David Fischer enjoyed his first season coaching college level players. Photo contributed by David Fischer.

Dave Fischer didn’t think he was going to be coaching this summer. 

The Newport Collegiate Baseball League was initially started due to other summer collegiate baseball leagues’ seasons being cancelled because of the coronavirus pandemic. 

At first, Fischer wasn’t completely sold on the job. 

 “One of the other head coaches told me about it, but I wasn’t sure how it was going to work or what the precautions were,”  Fischer said. “Honestly, I took it at first because I needed the money, but now I’m glad I did. It was such a great experience.”

Fischer is the director of baseball operations at the University of Rhode Island, along with serving as the volunteer assistant coach under Raphael Cerrato. Fischer was the head coach of Kettlebottom, the 2020 Newport Collegiate League champions. His squad started with a 9-0 record and finished at a 10-5-1 clip enroute to capturing the league’s first-ever championship.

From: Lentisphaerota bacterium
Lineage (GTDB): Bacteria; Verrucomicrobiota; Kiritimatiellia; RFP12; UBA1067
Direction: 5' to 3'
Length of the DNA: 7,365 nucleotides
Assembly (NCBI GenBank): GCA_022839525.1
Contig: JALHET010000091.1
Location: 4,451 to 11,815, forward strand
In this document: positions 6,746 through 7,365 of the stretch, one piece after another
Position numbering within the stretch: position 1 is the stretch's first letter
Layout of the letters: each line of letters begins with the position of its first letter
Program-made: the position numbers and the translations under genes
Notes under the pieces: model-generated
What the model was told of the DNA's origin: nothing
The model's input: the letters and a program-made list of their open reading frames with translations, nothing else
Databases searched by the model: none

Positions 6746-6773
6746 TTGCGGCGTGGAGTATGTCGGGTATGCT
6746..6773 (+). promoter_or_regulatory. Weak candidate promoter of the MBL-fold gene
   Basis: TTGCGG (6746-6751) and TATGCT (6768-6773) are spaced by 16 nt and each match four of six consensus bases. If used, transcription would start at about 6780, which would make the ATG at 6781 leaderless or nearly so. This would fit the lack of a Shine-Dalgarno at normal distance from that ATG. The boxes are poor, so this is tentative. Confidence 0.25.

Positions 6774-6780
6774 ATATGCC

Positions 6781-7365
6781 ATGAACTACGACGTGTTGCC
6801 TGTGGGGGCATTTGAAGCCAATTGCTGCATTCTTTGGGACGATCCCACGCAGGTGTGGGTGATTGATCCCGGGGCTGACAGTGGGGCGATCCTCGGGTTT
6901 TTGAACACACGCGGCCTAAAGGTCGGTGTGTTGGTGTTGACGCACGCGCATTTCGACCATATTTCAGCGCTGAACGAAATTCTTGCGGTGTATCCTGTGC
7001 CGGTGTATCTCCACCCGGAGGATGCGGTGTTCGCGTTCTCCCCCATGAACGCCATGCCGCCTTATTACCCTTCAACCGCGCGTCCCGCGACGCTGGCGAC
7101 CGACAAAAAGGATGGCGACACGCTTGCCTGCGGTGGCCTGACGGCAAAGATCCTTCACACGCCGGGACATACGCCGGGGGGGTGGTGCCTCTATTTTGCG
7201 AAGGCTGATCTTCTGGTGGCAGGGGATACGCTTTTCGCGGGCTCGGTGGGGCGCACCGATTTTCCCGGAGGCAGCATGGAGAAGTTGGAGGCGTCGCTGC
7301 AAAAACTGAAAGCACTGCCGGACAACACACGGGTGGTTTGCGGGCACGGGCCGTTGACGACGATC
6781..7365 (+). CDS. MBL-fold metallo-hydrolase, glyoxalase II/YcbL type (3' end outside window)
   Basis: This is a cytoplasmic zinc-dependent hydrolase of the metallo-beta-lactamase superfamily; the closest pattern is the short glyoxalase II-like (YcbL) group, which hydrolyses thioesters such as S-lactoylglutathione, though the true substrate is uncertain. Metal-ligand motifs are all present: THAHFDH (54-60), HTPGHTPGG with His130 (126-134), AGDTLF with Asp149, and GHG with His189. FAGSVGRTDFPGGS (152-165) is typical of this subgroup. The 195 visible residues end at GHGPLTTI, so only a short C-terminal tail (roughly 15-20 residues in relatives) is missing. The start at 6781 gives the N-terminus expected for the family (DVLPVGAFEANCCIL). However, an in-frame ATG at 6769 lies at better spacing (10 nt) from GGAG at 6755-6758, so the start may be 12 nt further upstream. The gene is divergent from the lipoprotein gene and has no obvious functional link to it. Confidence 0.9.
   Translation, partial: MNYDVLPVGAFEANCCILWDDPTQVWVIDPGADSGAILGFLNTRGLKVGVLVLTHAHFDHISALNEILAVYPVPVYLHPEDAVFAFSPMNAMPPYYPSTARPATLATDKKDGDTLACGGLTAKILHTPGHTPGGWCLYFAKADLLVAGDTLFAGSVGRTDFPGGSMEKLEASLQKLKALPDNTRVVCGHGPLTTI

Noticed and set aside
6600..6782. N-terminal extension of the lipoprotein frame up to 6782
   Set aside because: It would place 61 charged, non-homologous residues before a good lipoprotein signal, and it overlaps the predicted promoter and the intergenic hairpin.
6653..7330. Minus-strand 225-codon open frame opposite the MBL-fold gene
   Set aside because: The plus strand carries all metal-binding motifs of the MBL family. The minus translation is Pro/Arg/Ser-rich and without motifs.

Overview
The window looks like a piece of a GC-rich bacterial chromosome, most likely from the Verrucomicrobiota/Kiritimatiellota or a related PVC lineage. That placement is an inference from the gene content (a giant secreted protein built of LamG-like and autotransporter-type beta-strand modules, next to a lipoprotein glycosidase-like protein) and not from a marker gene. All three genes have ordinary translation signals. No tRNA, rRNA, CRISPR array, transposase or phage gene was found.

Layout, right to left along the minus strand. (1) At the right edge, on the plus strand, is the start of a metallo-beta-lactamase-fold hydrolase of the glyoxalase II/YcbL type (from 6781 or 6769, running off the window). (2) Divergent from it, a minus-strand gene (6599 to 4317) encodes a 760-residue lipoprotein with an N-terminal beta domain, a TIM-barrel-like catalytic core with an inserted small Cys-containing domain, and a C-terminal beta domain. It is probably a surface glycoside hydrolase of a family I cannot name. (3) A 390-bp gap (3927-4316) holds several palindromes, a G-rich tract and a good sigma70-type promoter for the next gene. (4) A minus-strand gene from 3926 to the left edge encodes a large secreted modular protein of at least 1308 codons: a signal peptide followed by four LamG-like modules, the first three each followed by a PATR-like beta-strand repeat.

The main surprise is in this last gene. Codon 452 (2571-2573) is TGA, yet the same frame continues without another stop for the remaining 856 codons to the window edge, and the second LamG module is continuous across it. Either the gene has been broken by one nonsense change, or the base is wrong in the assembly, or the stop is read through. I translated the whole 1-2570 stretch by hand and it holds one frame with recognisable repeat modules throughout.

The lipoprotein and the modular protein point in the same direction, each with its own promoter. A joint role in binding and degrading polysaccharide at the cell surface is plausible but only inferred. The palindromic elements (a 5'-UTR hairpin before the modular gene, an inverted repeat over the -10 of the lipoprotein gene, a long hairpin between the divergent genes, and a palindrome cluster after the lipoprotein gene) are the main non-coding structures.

Despite having prior experience as a collegiate coach, this was his first experience as a head coach at the collegiate level. 

“I think the previous highest ages I coached was 11-year-olds,” Fischer said. 

Having played summer ball on Cape Cod, Fischer knew how he wanted to be as a head coach.  

“I told the guys, ‘I’m not going to give you signs, you’re adults, you’re smart, you know what to do,’” said Fischer. “I didn’t want to be in it for myself, I wanted players to get better.  Summer ball isn’t about the coaches, it’s about players getting better, and when I was in summer ball it became about the coaches, and I didn’t want that for my players.” 

With a mix of Divisions I, II and III athletes, Fischer wanted to give everyone the same amount of playing time no matter their profile. 

“We had guys like Caleb [Wurster] and Dante [Baldelli] who, if the [MLB] draft wasn’t five rounds, probably would’ve been picked,” Fischer said. “I also had to balance the fact that some players were trying to transfer up to Division I or Division II and guys who were trying to perform for scouts, and guys who were just trying to get work in.” 

The coronavirus was not only a concern for Fischer, but also the league. 

“They did a good job of making sure everyone was safe,” he said.  “We had our temps taken before entering the field and anytime you were within six feet of someone, so I thought that they did a really good job,” Fischer said.

Ultimately, Fischer and his players just simply wanted to play baseball.

“Sometimes we get away from the fact that baseball is a game and we’re here to have fun,” he said.